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Frankenstein에 나타난 Mary Shelley의 여성 작가로서의 불안

Frankenstein에 나타난 Mary Shelley의 여성 작가로서의 불안
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대학원 영어영문학과
FrankensteinMary Shelley여성 작가
이화여자대학교 대학원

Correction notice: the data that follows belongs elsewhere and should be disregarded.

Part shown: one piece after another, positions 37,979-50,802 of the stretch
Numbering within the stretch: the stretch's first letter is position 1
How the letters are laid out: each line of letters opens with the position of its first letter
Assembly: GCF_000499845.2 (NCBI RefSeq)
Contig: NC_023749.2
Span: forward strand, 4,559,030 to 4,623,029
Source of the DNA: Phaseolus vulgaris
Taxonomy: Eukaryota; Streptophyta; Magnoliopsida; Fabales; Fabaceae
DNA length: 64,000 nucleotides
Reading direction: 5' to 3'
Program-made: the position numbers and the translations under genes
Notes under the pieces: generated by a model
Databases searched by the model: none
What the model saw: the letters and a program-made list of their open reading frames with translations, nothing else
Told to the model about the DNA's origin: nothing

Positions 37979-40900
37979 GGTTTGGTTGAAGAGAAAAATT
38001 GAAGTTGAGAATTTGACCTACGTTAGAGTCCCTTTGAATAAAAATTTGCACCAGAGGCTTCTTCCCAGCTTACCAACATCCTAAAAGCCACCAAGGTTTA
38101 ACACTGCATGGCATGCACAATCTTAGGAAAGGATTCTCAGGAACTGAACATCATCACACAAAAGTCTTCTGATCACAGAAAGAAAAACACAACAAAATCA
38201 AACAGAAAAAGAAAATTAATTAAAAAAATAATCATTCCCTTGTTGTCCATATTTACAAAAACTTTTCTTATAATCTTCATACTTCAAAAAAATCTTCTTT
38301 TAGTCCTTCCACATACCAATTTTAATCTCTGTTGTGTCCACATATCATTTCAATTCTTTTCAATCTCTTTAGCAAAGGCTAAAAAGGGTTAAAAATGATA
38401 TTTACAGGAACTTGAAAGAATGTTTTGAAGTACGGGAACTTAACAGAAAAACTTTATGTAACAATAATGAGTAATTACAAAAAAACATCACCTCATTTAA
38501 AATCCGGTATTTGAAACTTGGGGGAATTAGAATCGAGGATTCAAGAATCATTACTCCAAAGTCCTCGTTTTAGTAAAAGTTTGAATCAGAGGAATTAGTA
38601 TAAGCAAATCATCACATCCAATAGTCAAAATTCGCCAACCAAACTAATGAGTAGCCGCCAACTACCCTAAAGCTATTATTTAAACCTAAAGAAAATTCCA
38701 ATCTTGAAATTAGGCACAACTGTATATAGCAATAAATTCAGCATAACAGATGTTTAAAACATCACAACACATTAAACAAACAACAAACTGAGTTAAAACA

Being the daughter of the radical intellectuals Mary Wollstonecraft and William Godwin, and later becoming the wife of the renowned Romantic poet Percy Bysshe Shelley, it would seem that Mary Shelley was destined for a literary career. However, family ties were not the only cause for the extreme pressure she felt as an aspiring author. The fears and anxieties she felt as a woman writer of her age can be ascribed to two socio-historical causes. The first may be described as the anxiety a contemporary woman writer felt when she realized that the act of writing in her case would be construed as a direct offense against what society deemed was the behaviour of a 'Proper Lady.' The second anxiety a woman writer faced was due to the fact that the Western binary system defined men as the subjects for creation, women for procreation, which consequently led to the belief that creation and procreation were mutually exclusive. Hence women, as potential mothers, cannot write. Mary Shelley experienced the above anxieties as well, and the aim of this thesis is to discover and trace how these fears surfaces in Frankenstein. By introducing three male speakers in the frame narrative of Frankenstein, she is freed from the responsibility of taking a definite stand on some its controversial issues and effectively manages to tell her story during an age when society was wary and hostile to the notion of a woman writing to express her thoughts. Mary Shelley inverts her innermost fear as a woman embarking upon writing into the plot of Victor Frankenstein's creation of a monster, which is a male attempt to 'procreate.' The Monster, although introduced in the novel as a male, is in reality closer to the female because they both appreciate the sublime beauty of nature and because of their similar status in a patriarchal society. The Monster the most persuasive and eloquent narrator of the three speakers, which can be taken as proof of his authorial ability. Hence, his situation is similar to the woman writer who has no place in Harold Bloom's literary theory of the 'anxiety of influence' because they both have no role models to emulate. Finally, the Monster can be identified with Mary Shelley herself, since they both learn of their birth by the books their parents have left them and continuously search for their true identity in this world. Mary Shelley realizes that these fears as a woman writer are derived from a rigid definition of gender in a society dominated by patriarchal values, and offers an alternative society based on 'domestic affections' symbolized by the De Lacey family. She stresses the importance of domestic affections as the regulator of individual ambitions, and shows in the instances of Walton and Victor Frankenstein how distrastrous the consequences could be when domestic affections are destroyed in the pursuit of fulfilling one's egotistical desires. She also posits Safie as an alternative to the 'Proper Lady' of the time. Whereas the 'Proper Lady' obliges everyone's wishes above her own, Safie has the courage to openly defy her father and escape to her lover's side. However, Mary Shelley makes the De Lacey family and Safie flee after the Monster's sudden intrusion of their cottage, thus depriving the readers of the only alternative she had offered in opposition to contemporary patriarchal society. The De Lacey family and Safie's disappearance in the novel are due to the fact that Mary Shelley, although she wanted to provide a perfect solution, can not continue further in detail because her belief in its possibility is strained. Also, she lacks the confidence that her vision of society was valid, which can be seen as another aspect of her anxiety as a woman writer. In the late eighteenth century, the 'Gothic Novel' was born and writers were able to explore the depths of the hidden recesses of the mind. Mary Shelley expresses the fears and anxieties of a contemporary woman writer by exploiting the literary conventions of the Gothic Novel.;Mary Wollstonecraft Godwin Shelley는 William Godwin과 Mary Wollstonecraft의 딸인 동시에 Percy Bysshe Shelley의 아내라는 사실로 말미암아 많은 주위 사람들이 그녀의 문학적인 소질에 기대를 걸었으나, 이러한 화려한 가족 관계보다 그녀에게 더욱 정신적인 부담을 안긴 것은 '창작'에 대한 불안과 초조였다. 이러한 '창작'에 대한 불안은 여성 작가가 글을 씀으로써 자기를 표현하는 것은 당시 사회의 '이상적인 여성상'에 위배된다는 인식과, 신의 고유 영역인 '출산'을 벗어나서 남성의 고유 영역인 '창작'에 도전한다는 사실에 대한 자각으로부터 생겨난 불안을 의미한다. Mary Shelley의 Frankenstein에 는 여성 작가로서의 이러한 불안이 잘 드러나 있다. 그녀는 Frankenstein에서 '액자형 서술(frame narrative)' 구조를 도입하여 Walton, Frankenstein, Monster라는 세 명의 남성 화자를 내세움으로써 자신의 목소리를 효과적으로 전달하는 동시에 어떠한 단정적인 입장을 취해야 하는 책임으로부터 스스로를 면제시킬 수 있었다. 그러나 Walton의 편지를 받는 수신인을 Margaret Saville이 라는 '여성'으로 설정함으로써 Frankenstein의 이야기를 여성적인 시각에서 윤리적인 판단을 내리겠다고 암시하고 있다. 한편, Mary Shelley는 여성 작가로서 '창작'에 도전하는 불안을 남성인 Victor Frankenstein이 '출산'에 도전하는 것으로 전도(invert)시키고 있다. 그 결과로 태어난 Monster를 본 논문에서는 여성, 여성 작가, Mary Shelley 자신과 어떻게 동일시되고 있는지를 분석 해 보고, 그 정체를 규명함으로써 Mary Shelley가 Frankenstein에서 무엇을 말하려고 했는지를 살펴보았다. Monster는 소설에서 남성으로 등장하지만, 그가 자연의 아름다움에 진심으로 감동하고 가부장제 사회에서 소외된 존재라는 점에서 오히려 여성에 가깝다. 또한 그의 유창한 화술에서 그의 탁월한 작가적인 역량을 감지할 수 있기 때문에 여성 작가로도 볼 수 있다. 마지막으로 Monster가 '아버지' Victor가 남긴 저서들로부터 자신의 출생에 대해서 알게 되고 끊임없이 자아 정체감을 형성하려는 모습에서 Mary Shelley 자신과 동일시 할 수 있다. Mary Shelley는 여성 작가가 느끼는 불안은 결국 여성에 대한 사회의 편견 및 고정 관념에서 비롯된다고 생각하여 그러한 편견과 고정 관념을 바탕으로 하는 당시 가부장제 중심의 사회의 가치에 대한 대안으로 '가족간의 애정(domestic affection)'을 제시하고 있다. 그런데 '가족간의 애정'을 가장 잘 보여 주는 가족으로 제시된 De Lacey家나 당대의 '이상적인 여성상'을 대신할 만한 인물로 제시된 Safie는 Mary Shelley의 희망을 나타내고 있지만, 소설 중반에 이들을 사라지게 한데에는 역시 여성 작가의 불안이 작용하고 있음을 알 수 있다.
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